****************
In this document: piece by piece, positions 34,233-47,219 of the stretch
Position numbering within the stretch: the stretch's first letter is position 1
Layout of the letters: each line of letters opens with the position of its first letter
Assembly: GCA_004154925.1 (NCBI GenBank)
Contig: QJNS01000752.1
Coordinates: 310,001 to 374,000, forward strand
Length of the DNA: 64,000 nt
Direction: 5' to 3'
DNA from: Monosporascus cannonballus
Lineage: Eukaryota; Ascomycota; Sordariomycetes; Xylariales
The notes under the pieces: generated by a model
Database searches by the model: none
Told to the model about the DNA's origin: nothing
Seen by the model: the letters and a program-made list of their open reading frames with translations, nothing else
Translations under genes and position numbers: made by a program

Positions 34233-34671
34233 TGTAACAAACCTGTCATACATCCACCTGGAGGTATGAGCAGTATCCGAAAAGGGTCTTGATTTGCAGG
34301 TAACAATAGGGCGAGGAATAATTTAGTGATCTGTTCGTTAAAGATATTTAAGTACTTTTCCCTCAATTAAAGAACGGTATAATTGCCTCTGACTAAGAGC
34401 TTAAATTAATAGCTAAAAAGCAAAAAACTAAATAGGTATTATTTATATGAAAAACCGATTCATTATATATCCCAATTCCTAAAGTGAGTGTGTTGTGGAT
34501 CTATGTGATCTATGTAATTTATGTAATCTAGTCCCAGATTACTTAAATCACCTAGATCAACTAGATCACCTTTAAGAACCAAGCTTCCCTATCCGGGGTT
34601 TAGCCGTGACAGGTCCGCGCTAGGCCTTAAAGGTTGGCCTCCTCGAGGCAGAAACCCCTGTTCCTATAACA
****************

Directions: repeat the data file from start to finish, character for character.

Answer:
In this document: piece by piece, positions 34,233-47,219 of the stretch
Position numbering within the stretch: the stretch's first letter is position 1
Layout of the letters: each line of letters opens with the position of its first letter
Assembly: GCA_004154925.1 (NCBI GenBank)
Contig: QJNS01000752.1
Coordinates: 310,001 to 374,000, forward strand
Length of the DNA: 64,000 nt
Direction: 5' to 3'
DNA from: Monosporascus cannonballus
Lineage: Eukaryota; Ascomycota; Sordariomycetes; Xylariales
The notes under the pieces: generated by a model
Database searches by the model: none
Told to the model about the DNA's origin: nothing
Seen by the model: the letters and a program-made list of their open reading frames with translations, nothing else
Translations under genes and position numbers: made by a program

Positions 34233-34671
34233 TGTAACAAACCTGTCATACATCCACCTGGAGGTATGAGCAGTATCCGAAAAGGGTCTTGATTTGCAGG
34301 TAACAATAGGGCGAGGAATAATTTAGTGATCTGTTCGTTAAAGATATTTAAGTACTTTTCCCTCAATTAAAGAACGGTATAATTGCCTCTGACTAAGAGC
34401 TTAAATTAATAGCTAAAAAGCAAAAAACTAAATAGGTATTATTTATATGAAAAACCGATTCATTATATATCCCAATTCCTAAAGTGAGTGTGTTGTGGAT
34501 CTATGTGATCTATGTAATTTATGTAATCTAGTCCCAGATTACTTAAATCACCTAGATCAACTAGATCACCTTTAAGAACCAAGCTTCCCTATCCGGGGTT
34601 TAGCCGTGACAGGTCCGCGCTAGGCCTTAAAGGTTGGCCTCCTCGAGGCAGAAACCCCTGTTCCTATAACA